India’s Foreign Secretary S Jaishankar on Tuesday said United States President Donald Trump should be analysed, instead of being “demonised”. “He represents a thought process. It’s not a momentary expression,” he said, while speaking about “Political change and economic uncertainties” at the Gateway Dialogue event in Delhi.
He said that western countries are concerned about terrorism, and though they might not mention Pakistan in this context, they share India’s fears as well, reported PTI. “The issue really here is whether Pakistan is willing to take fundamental steps. They need to shut down the terrorism factory,” he said.
Jaishankar said terrorism was a bigger threat in the present times than it has ever been. “There is international concern [on terrorism] today,” he said.
At the event, the senior diplomat spoke about India’s future role in the international scene, multilateralism, the South Asian Association of Regional Cooperation and bilateral relationships with China and Japan.
India will play a bigger role in the international scene in the future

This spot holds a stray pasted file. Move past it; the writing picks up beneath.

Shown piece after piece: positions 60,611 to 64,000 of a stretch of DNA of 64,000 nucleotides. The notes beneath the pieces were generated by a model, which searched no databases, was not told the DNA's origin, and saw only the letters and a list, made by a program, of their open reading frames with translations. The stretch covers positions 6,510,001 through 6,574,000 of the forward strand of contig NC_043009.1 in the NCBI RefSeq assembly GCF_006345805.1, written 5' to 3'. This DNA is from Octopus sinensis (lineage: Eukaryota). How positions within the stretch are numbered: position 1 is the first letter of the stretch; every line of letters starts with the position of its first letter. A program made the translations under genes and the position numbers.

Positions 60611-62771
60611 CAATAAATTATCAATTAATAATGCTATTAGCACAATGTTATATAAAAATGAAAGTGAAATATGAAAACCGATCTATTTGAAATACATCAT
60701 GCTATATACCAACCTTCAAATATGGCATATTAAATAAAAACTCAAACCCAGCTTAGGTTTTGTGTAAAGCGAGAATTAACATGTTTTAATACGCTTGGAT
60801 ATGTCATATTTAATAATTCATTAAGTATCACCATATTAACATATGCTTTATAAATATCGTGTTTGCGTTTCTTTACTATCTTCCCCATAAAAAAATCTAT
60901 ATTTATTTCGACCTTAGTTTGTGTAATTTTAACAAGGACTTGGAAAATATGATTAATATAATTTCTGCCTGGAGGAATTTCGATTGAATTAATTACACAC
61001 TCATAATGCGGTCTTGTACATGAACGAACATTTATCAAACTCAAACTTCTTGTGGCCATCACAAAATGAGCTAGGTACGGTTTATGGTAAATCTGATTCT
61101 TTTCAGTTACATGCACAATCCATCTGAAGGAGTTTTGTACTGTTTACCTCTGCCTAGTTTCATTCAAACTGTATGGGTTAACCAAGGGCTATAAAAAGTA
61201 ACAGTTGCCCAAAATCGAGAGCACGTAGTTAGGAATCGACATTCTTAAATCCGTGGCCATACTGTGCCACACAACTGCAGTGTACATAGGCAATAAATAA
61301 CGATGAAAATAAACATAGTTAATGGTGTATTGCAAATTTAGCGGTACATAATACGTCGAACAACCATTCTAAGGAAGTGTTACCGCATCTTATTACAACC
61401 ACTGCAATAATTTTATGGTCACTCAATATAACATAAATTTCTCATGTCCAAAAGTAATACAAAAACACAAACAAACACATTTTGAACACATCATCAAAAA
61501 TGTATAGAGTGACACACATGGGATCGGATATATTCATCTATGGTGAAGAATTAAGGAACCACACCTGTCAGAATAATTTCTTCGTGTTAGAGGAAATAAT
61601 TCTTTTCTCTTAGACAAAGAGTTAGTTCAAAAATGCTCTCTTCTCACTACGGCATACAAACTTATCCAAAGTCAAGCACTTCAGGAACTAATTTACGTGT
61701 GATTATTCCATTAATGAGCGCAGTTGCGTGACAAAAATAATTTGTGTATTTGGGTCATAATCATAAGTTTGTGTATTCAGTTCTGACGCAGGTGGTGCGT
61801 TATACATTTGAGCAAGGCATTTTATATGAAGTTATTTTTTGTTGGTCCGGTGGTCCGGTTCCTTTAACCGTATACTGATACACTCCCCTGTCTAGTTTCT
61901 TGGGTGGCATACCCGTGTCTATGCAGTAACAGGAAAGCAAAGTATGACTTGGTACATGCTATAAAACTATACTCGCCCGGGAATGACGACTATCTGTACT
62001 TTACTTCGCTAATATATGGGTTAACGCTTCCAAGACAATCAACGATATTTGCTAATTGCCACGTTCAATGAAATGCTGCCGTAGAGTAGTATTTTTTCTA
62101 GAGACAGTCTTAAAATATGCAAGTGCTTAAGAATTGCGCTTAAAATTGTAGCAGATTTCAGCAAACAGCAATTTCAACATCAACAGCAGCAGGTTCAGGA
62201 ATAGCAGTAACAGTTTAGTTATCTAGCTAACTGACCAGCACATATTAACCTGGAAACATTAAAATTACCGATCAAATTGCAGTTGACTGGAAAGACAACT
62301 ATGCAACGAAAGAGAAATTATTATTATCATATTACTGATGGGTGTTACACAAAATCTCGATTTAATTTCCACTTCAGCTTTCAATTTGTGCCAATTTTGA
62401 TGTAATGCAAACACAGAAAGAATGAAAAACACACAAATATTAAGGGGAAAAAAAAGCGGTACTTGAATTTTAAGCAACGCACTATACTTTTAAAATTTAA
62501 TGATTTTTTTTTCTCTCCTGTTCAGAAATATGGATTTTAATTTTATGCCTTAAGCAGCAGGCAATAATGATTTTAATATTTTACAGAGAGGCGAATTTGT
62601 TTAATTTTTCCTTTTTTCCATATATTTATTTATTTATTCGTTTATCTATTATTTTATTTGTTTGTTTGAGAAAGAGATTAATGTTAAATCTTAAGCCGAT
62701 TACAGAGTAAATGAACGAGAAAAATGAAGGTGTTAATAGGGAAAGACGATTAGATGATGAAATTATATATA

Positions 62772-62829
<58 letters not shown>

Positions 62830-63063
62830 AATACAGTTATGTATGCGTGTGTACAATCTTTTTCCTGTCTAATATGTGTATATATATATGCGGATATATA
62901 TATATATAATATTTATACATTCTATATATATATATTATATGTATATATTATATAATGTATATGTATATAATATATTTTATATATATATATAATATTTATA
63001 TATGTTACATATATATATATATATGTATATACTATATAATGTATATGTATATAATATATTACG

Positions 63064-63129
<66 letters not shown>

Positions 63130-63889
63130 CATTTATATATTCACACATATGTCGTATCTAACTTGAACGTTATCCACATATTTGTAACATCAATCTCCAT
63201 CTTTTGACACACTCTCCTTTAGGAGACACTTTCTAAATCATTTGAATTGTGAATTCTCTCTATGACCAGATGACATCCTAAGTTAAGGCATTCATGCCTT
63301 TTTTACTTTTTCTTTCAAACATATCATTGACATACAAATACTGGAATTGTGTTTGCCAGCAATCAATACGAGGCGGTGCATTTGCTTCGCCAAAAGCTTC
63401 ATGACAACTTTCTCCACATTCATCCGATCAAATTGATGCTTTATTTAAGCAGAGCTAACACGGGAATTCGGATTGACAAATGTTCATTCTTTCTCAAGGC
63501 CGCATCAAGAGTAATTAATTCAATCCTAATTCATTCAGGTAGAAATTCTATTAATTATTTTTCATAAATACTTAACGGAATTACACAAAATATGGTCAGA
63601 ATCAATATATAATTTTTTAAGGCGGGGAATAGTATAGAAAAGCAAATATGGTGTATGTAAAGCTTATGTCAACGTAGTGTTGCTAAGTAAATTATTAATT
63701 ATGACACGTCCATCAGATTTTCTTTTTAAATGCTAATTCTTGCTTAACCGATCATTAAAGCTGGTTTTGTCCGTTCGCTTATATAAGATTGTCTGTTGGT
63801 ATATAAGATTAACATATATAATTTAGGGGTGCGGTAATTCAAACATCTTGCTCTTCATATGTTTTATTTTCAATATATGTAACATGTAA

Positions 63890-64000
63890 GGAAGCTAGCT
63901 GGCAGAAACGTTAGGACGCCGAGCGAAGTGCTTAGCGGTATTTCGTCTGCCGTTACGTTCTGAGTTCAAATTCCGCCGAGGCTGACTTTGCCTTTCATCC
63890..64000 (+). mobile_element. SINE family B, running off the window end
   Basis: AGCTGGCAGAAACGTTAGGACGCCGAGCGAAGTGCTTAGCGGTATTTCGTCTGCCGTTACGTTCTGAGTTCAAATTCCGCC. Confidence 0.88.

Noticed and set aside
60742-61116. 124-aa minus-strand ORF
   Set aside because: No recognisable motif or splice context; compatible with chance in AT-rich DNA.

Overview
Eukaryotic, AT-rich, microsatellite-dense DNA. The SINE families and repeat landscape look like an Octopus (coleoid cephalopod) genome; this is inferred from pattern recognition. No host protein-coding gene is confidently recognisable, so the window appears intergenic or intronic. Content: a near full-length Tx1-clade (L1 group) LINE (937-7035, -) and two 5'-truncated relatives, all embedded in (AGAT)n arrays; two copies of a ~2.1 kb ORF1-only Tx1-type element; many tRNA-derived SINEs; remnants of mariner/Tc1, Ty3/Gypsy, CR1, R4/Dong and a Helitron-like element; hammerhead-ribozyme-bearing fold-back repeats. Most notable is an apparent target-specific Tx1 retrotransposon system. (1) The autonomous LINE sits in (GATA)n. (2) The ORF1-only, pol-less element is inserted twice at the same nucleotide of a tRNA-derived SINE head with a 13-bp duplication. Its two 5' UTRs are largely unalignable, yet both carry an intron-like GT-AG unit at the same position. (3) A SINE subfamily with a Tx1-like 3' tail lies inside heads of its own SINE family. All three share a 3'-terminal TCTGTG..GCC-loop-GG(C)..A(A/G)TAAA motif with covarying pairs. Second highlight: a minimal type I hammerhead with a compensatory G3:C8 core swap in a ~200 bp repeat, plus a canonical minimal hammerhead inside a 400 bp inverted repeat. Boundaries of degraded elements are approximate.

“At a time when the horizons of a lot of major countries are getting narrower...If the major [countries] are pulling back, there is a space out there and it is in our interest to use that space. In my view, we should be looking at a more powerful position in international fora,” he said.
India should not give up on SAARC
“When it comes to regional integration, we will keep looking for other opportunities since the SAARC [South Asian Association for Regional Cooperation] is stuck.”
Multilateral engagement: India’s track record stands out
“Multilateralism is not because we are good guys, but because it serves our interest.”
“Like, when we went into Paris and helped reach that agreement, it was done because we had our own assessment of the threat climate change poses to India. I believe under the circumstances that was the best agreement we could get.”
“A bigger Indian economy is in the strategic interest of Japan.”
“It does not help to duck issues. There is a need to invest more to manage the relationship better [with China].”
“There is still a strong interest [in Brexit], including a free trade agreement with the EU.”